Australian premier to meet with Bush
(AP) - Rudd, a China expert who wants stronger economic ties with Beijing, was making his first official visit to the White House on Friday as China faces continuing criticism over its handling of violent unrest by Tibetans protesting Chinese rule. Bush appealed this week directly to Chinese President Hu Jintao over Beijing's actions in Tibet and western China.
Both Rudd and Bush, however, recognize that they need China, a growing military and economic powerhouse in Asia and a veto-holding member of the U.N. Security Council. Rudd is eager to conclude a free trade agreement with Australia's most important trading power, while Bush is counting on China for help in dealing with North Korean and Iranian nuclear programs.
Rudd, a Chinese-speaking former diplomat in Beijing, is seen in Washington as a "solidly pro-U.S. alliance figure," said Michael Green, Bush's former senior adviser on Asia.
"The one area where people have raised eyebrows about Rudd is on China policy," said Green, an analyst at the Center for Strategic and International Studies think tank. "When he's here, he's going to want to make it clear that the U.S. alliance remains the bedrock and Australia is not going wobbly on China."
Rudd has said disagreement over Tibet would not stand in the way of Australia's economic relations with China, which has shown a strong demand for Australia's natural resources. Rudd says he will use a trip early next month to China to urge officials to step up their negotiating efforts on a free trade pact.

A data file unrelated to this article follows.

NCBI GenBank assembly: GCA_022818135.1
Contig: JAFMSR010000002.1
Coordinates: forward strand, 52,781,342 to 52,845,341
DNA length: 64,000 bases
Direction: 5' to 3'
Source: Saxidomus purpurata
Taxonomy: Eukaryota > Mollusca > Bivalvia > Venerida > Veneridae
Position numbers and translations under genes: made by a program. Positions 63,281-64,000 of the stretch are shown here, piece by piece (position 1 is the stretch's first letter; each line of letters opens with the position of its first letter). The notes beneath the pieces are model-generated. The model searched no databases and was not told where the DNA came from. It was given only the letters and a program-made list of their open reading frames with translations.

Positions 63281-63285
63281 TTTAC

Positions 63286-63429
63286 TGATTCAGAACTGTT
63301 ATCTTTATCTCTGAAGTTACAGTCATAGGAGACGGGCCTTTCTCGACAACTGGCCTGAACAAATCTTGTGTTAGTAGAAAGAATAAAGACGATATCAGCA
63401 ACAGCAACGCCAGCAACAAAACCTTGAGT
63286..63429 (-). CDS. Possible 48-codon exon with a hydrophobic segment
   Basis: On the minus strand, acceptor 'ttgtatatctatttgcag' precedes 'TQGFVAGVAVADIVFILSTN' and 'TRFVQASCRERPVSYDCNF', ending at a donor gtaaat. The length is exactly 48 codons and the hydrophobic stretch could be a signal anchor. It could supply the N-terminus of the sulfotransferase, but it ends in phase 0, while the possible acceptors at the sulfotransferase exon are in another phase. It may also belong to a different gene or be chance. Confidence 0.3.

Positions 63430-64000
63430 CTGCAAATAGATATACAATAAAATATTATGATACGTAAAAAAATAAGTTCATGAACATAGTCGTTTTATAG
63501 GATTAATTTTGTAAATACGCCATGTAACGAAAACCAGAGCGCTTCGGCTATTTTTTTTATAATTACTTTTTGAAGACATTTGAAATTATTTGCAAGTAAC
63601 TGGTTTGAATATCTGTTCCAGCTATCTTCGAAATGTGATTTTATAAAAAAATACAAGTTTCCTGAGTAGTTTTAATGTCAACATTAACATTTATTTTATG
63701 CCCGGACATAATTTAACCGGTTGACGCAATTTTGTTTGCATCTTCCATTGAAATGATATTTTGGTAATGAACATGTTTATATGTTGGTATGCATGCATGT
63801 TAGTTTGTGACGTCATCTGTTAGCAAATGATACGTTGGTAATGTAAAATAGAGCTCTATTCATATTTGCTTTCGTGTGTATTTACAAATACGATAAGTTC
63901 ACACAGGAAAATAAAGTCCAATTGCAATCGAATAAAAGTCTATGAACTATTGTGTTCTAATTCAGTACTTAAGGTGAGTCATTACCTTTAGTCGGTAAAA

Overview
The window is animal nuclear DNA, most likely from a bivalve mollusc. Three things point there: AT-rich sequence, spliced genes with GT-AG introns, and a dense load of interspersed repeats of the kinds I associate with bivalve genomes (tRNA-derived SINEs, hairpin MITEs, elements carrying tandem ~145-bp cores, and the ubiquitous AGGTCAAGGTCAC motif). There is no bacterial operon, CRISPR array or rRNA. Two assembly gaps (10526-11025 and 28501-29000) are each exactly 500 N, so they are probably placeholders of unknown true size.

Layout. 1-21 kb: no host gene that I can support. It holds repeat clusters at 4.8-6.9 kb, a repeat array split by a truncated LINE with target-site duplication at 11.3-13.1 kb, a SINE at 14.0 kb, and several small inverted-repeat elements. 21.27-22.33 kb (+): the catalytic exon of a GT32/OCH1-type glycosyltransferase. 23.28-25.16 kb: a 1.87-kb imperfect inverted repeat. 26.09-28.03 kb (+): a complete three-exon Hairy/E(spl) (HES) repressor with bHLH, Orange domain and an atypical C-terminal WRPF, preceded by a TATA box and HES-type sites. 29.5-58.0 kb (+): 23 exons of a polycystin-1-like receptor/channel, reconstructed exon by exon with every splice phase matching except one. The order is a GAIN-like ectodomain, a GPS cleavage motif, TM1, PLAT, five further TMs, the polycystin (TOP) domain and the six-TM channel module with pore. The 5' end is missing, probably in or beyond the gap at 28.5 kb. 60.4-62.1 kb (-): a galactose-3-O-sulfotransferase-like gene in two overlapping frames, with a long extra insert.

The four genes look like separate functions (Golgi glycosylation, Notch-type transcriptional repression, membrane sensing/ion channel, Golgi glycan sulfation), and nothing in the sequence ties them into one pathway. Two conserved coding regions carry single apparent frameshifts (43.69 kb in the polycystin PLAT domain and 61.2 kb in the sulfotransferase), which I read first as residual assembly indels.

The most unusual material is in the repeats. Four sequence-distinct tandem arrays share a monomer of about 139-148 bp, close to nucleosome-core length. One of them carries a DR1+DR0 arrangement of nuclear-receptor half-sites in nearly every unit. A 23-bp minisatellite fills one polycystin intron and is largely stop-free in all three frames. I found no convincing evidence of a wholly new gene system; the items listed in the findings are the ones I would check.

The Tibet protests, led by Buddhist monks, began peacefully March 10 on the anniversary of a failed 1959 uprising against Chinese rule. Tibet had been effectively independent for decades before Chinese communist troops entered in 1950. Beijing says 22 people have died in this month's protests; Tibetan exiles say almost 140 are dead.
Former Deputy Secretary of State Richard Armitage said in a brief interview Thursday that he has seen concern expressed in Asia that, because of the events in Tibet, "Mr. Rudd might find himself in an awkward position" as he works to develop closer China ties.
"I don't think so," Armitage said. "I think he will always do the right thing."
Rudd, in his meeting with Bush, is likely to emphasize that Australia will not shrink its 1,000-soldier deployment to Afghanistan, even as it withdraws its 550 combat troops from Iraq. Australia says hundreds of others will stay in Iraq in supporting roles.
Australian officials have been keen to note that the Iraq withdrawal will not hurt the relationship with the U.S., which they have called indispensable to Australian security.
Speaking ahead of Rudd's visit, Bush's national security adviser, Stephen Hadley, said the two leaders must make it clear that their countries' relationship, "which has been so important to both sides, is strong and will endure under new leadership in Australia."
Hadley avoided answering a question about whether there would be any "arm twisting" for more Australian troops to support U.S. war efforts. "Australia has been a terrific partner," he said.
Still, Rudd has distanced his government from the pro-U.S. policies of his immediate predecessor, John Howard, who celebrated his close friendship with Bush. The victory for Rudd's center-left Labor Party in November moved Australia to the political left after 12 years of conservative rule, and his first official act as leader was to ratify the Kyoto Protocol global warming pact. That left the U.S. isolated as a holdout among developed nations.
Rudd has said he hopes the U.S. would follow his lead and sign the pact. Bush has said the accord would harm the U.S. economy.